Famous Indian temple defends ban on woman under court scrutiny

by Rina Chandran | Thomson Reuters Foundation
Tuesday, 12 January 2016 16:07 GMT

In this file 2003 photo, Hindu pilgrims queue outside the Sabarimala Temple to offer prayers to the Hindu deity "Ayappa" in the southern Indian state of Kerala. REUTERS/Dipak Kumar

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"The chief deity in the temple is a celibate. So allowing women to worship in the shrine is a sin" - Chief priest

By Rina Chandran

MUMBAI, Jan 12 (Thomson Reuters Foundation) - Government authorities and temple officials in India's southern Kerala state are standing firmly by a decades-old tradition of banning women from one of the holiest Hindu temples after the nation's top court questioned the temple's right to bar women.

The Supreme Court has asked the Travancore Devaswom Board, which manages the famous Sabarimala Ayyappa temple, to clarify why it prohibited women from entering the shrine, saying this breached the nation's constitution.

The hilltop temple is one of a few in India which bars women of reproductive age, only allowing entry to girls aged under 10 and women over 50.

This ban came under legal scrutiny on Monday this week after the Young Lawyers' Association filed a petition seeking entry for all women but government officials on Tuesday defended the ban.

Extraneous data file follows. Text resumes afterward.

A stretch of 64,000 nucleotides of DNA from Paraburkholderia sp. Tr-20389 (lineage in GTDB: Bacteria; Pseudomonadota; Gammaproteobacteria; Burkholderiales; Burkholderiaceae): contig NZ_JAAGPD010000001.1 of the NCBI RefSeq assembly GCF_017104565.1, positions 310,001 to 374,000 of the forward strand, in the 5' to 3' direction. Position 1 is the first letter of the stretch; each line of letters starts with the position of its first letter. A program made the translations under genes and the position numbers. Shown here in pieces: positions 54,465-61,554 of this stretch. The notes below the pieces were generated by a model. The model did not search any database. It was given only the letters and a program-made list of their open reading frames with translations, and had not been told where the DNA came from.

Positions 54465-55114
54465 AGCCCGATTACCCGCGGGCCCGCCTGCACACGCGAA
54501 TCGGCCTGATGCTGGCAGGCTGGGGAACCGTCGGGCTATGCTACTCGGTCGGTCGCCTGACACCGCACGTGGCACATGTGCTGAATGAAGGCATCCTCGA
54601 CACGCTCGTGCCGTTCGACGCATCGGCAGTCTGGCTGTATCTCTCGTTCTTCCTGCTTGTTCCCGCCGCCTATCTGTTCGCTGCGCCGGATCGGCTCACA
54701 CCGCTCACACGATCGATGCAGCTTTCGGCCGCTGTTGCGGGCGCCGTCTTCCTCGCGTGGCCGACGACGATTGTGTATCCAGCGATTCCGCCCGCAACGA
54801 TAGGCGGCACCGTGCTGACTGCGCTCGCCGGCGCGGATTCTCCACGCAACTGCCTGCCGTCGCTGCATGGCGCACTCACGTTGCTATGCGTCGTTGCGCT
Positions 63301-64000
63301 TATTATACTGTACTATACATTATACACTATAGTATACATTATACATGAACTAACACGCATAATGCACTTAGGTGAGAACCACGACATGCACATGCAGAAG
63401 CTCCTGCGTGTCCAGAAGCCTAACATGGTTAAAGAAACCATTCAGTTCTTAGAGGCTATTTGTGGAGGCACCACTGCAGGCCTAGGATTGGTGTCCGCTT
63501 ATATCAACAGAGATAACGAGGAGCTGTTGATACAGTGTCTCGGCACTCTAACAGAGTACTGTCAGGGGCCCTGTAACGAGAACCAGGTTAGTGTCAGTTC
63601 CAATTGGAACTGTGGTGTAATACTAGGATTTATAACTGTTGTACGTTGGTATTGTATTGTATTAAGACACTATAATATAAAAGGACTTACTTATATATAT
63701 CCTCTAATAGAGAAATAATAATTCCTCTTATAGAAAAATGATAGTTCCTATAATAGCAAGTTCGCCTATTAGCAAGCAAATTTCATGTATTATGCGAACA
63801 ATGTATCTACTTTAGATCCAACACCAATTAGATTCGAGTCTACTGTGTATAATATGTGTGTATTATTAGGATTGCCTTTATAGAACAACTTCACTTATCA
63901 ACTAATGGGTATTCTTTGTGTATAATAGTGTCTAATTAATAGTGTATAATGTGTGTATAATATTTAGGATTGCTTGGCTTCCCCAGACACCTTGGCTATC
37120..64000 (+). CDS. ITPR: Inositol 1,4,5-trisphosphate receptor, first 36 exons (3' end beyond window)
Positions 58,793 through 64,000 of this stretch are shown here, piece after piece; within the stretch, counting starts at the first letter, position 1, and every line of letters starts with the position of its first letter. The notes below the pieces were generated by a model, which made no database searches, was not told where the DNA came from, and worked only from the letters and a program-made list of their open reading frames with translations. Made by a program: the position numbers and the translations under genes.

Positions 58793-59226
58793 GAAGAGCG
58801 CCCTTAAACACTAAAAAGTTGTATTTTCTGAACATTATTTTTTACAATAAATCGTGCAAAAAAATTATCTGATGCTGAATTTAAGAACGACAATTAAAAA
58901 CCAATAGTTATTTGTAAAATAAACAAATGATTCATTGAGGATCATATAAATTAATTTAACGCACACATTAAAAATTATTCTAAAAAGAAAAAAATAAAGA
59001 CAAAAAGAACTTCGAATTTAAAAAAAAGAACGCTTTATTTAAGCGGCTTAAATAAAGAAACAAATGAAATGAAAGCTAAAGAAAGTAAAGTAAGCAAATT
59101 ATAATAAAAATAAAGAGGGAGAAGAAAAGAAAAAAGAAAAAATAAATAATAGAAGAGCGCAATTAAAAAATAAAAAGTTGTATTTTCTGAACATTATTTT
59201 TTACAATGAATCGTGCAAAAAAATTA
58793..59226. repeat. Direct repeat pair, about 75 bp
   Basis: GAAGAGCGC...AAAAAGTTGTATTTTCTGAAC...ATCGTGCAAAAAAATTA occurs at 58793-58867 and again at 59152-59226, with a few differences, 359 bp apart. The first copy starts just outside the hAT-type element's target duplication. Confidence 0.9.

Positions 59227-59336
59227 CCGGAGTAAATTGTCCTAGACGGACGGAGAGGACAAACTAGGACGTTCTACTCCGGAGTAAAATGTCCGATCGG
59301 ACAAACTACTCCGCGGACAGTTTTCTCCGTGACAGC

"This practice is going on for centuries," Home Minister Ramesh Chennithala told reporters in the Kerala capital of Thiruvananthapuram.

"The government will take a stand, going by the customs and traditions in the temple, and without hurting the sentiment of devotees."

Scores of women took to social media last November, joining a campaign launched as #happytobleed, after the head of the temple said he would consider allowing women to enter if there was a machine to check if they were menstruating.

In rural and urban India, menstruation is rarely discussed openly and menstrual blood is considered impure. In many communities, menstruating girls and women are not allowed to prepare food or enter a temple.

"The Board will implead in the case to protect the interests of the devotees," said Prayar Gopalakrishnan, president of the temple's board. "The divinity of the shrine comes from this custom. That will be protected at any cost."

An estimated one million Hindu pilgrims flock every year to the Sabarimala temple in the Western Ghats hills to pray to the deity Lord Ayyappan who meditated at that spot, according to Hindu mythology.

"The chief deity in the temple is a celibate. So allowing women to worship in the shrine is a sin," said the temple's chief priest Thazhamon Madom Kandararu Rajeevaru.

Temple Affairs Minister V.S. Sivakumar said the government "will protect the faith and custom" and file an affidavit in the Supreme Court on Jan. 18 in consultation with all stakeholders.

(Additional reporting by D. Jose in Thiruvananthapuram and Suchitra Mohanty in New Delhi, Editing by Belinda Goldsmith; Please credit Thomson Reuters Foundation, the charitable arm of Thomson Reuters, that covers humanitarian news, women's rights, trafficking and climate change. Visit www.trust.org)

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Famous Indian temple defends ban on woman under court scrutiny

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